God empowers His plan in us, but when we step into our own agenda or a plan created by anyone else, we are stepping into and relying upon our frail, limited strength. We will soon be empty and stress will flood in, filling the emptiness with anxiety and tension. Don’t waste another day just doing the “next” thing. Take a long, hard look at your work, your job, and your agenda to make sure you are in the right place – doing what you were created to do in this world.

Do more this month, volunteer to be of assistance to a family with a special needs child, and love them genuinely for life!

Yours in HOPE!

Yinka.

Autism Care Network UK

Autism Care Network, Dubai.

 

 

 

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How aware are you about ‘AUTISM’?

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Today April 2nd, is World Autism Awareness Day. Although we know so much more about autism than we did twenty or thirty years ago, it is still very important for all of us to make sure we know some facts and are able to debunk the myths about autism.

As an Applied  Behavioral Analyst with a  deep passion for autistic children, I am joining the rest of the world in wearing blue #LIUB and campaigning for a cause I believe in!

But today is about so much more than tweets and t-shirts. People like my childhood friend, Oyin! My cousin Sammy! and so many others who are on the autism spectrum, live with it every single day — we can’t stop showing our support when the blue lights go out.aut 5

Awareness is the first step to making true progress. With a loud enough megaphone, supported by your voice, we can convince lawmakers to fund more research for innovative treatments and resources for students on the spectrum who need a little extra support to keep up with their peers.

We can keep mapping the human genome to gain greater understanding of the many forms of autism and develop personalized treatments. We can educate more parents about the signs of autism to increase the rate of early diagnosis — and then connect them with the resources they need to help their child lead a happy and healthy life.

Here are 10 good reasons we should care about AUTISM:

Autism spectrum disorder (ASD) is a developmental disability that can cause significant social, communication and behavioral challenges. There is often nothing about how people with ASD look that sets them apart from other people, but people with ASD may communicate, interact, behave, and learn in ways that are different from most other people. The learning, thinking, and problem-solving abilities of people with ASD can range from gifted to severely challenged. Some people with ASD need a lot of help in their daily lives; others need less.aut 3aut 2A diagnosis of ASD now includes several conditions that used to be diagnosed separately: autistic disorder, pervasive developmental disorder not otherwise specified (PDD-NOS), and Asperger syndrome. These conditions are now all called autism spectrum disorder.

  1. About 700,000 people alone in UK are on the autism spectrum and with their families they make up around 2.8 million people whose lives are affected by autism on a daily basis according to the National Autistic Society. While about 36,500 of every 4 million children born each year in the United States will have autism.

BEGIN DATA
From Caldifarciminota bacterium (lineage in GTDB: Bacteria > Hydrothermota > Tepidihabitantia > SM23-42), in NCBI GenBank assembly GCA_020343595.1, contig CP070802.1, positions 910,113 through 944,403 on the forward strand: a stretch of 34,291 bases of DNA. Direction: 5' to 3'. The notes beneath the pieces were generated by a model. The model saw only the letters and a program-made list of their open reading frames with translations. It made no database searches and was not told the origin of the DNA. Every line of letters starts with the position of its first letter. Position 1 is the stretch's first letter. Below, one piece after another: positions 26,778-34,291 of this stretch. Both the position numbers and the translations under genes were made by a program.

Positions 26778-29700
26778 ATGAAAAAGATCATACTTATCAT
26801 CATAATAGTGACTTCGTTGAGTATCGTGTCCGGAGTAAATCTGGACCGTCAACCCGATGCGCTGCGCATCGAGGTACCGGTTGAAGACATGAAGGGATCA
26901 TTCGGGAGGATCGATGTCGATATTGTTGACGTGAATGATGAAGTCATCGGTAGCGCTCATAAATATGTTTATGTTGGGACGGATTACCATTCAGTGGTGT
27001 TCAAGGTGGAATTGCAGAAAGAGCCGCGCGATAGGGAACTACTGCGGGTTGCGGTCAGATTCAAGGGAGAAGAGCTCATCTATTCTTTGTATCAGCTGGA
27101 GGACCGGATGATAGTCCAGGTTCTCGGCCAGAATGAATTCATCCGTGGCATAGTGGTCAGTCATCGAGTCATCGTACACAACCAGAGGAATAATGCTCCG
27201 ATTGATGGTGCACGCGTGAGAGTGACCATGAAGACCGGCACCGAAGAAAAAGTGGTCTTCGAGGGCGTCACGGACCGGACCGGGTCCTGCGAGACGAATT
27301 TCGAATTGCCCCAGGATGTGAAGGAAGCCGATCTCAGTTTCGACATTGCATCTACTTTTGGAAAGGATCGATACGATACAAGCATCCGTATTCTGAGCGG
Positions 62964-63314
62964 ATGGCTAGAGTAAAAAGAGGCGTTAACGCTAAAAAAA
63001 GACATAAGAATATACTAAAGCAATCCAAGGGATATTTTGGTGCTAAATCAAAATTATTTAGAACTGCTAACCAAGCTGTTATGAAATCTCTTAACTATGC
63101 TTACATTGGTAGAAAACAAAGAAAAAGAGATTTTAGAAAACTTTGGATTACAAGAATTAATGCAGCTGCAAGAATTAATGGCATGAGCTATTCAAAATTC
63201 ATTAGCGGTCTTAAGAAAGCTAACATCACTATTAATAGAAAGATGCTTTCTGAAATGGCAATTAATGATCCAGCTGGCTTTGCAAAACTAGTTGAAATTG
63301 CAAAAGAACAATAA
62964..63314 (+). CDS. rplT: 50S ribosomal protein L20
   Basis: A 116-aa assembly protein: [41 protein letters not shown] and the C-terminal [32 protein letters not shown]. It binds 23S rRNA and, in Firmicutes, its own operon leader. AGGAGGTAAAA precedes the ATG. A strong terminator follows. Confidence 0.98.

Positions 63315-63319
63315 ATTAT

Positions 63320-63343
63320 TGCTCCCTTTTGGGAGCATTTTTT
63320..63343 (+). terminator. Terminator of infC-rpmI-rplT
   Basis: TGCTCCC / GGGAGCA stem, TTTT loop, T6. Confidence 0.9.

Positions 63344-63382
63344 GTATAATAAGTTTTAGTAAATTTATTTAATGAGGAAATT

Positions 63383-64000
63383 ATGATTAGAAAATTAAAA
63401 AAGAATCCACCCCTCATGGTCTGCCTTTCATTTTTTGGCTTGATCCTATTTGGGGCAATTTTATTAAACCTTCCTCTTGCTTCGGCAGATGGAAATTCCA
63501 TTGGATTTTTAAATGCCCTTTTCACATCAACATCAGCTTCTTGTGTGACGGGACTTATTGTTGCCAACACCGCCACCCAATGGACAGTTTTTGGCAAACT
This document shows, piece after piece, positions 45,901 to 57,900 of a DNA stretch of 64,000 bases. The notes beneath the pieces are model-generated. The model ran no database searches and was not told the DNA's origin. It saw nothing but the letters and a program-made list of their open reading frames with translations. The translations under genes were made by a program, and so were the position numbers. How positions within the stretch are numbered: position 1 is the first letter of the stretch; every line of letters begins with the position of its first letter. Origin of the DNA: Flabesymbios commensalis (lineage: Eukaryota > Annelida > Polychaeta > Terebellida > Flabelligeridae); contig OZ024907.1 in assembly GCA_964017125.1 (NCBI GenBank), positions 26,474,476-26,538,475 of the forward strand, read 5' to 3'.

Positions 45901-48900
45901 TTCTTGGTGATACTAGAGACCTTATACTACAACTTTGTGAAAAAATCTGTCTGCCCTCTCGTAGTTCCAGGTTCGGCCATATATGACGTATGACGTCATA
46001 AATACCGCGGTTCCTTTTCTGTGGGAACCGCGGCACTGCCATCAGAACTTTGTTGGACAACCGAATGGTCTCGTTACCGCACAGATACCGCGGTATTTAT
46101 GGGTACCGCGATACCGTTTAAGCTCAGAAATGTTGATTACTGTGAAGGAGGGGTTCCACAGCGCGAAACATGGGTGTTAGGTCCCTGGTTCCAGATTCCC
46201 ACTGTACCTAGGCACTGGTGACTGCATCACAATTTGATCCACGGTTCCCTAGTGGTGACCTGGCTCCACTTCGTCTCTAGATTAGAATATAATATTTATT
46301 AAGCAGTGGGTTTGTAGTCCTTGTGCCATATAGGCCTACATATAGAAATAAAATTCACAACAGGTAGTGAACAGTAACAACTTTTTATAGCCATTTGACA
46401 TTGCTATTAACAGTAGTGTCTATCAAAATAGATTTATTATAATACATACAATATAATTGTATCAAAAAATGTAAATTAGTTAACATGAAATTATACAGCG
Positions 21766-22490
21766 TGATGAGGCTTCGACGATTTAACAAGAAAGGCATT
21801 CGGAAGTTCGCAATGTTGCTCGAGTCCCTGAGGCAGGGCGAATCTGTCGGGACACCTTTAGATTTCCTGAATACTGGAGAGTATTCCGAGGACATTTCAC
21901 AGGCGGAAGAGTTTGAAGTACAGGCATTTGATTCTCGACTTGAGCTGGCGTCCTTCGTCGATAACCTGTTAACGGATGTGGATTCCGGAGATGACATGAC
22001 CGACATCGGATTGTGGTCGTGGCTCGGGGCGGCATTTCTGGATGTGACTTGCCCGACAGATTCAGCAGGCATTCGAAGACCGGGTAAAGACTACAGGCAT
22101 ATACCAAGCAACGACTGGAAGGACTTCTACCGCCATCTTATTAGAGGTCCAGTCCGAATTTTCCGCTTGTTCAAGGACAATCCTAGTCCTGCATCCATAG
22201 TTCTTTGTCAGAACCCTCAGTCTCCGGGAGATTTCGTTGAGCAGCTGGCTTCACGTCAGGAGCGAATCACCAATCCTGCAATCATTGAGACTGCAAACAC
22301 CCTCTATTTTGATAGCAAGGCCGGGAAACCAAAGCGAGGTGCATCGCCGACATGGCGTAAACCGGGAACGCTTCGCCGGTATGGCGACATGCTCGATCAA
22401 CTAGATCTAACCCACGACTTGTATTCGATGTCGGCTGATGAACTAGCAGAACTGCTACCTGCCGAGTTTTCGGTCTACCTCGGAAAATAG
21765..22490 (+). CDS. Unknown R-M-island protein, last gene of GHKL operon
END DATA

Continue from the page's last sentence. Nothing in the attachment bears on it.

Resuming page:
2. The number of people diagnosed with Autism Spectrum Disorder (ASD) has dramatically increased over the last few years. Today it’s estimated that one child in 68 has ASD. This means in a secondary school of 1500 students about 15 of them will be autistic.
  3. Being diagnosed as autistic isn’t a label or something negative – it can mean the difference between growing up in a confusing, scary world and getting all the right support and services. It also gives parents an explanation for difficulties their child is having. Adults can be diagnosed with autism as well.use1
  4. Autistic people have a unique take on the world that can be fun, enlightening, entertaining and thought-provoking. They encourage us to see the value of sounds, smells, places and objects that may otherwise pass us by.
  5. Chances are most people will know or be related to someone with autism making it vital that they understand something about what autism is and how they can adapt their world to make it more autism-friendly.
  6. Autism is an invisible disability. That they could have extreme difficulties with sensory processing and social understanding and interaction is not immediately apparent.
  7. Every autistic individual has their own unique version of autism. There are many myths and assumptions, but if you’ve met one person with autism … you’ve met one person with autism.aut 4
  8. That kid in the supermarket having a tantrum might just be an autistic child so overloaded with sights, smells and sounds that the fear and stress has led to a meltdown. Think twice before judging: many parents are fighting battles like these every day and need your understanding and support.
  9. Autistic traits have had a clear benefit to human development, and can affect the emotional well-being of the caretaker – Reach out to a family in need today!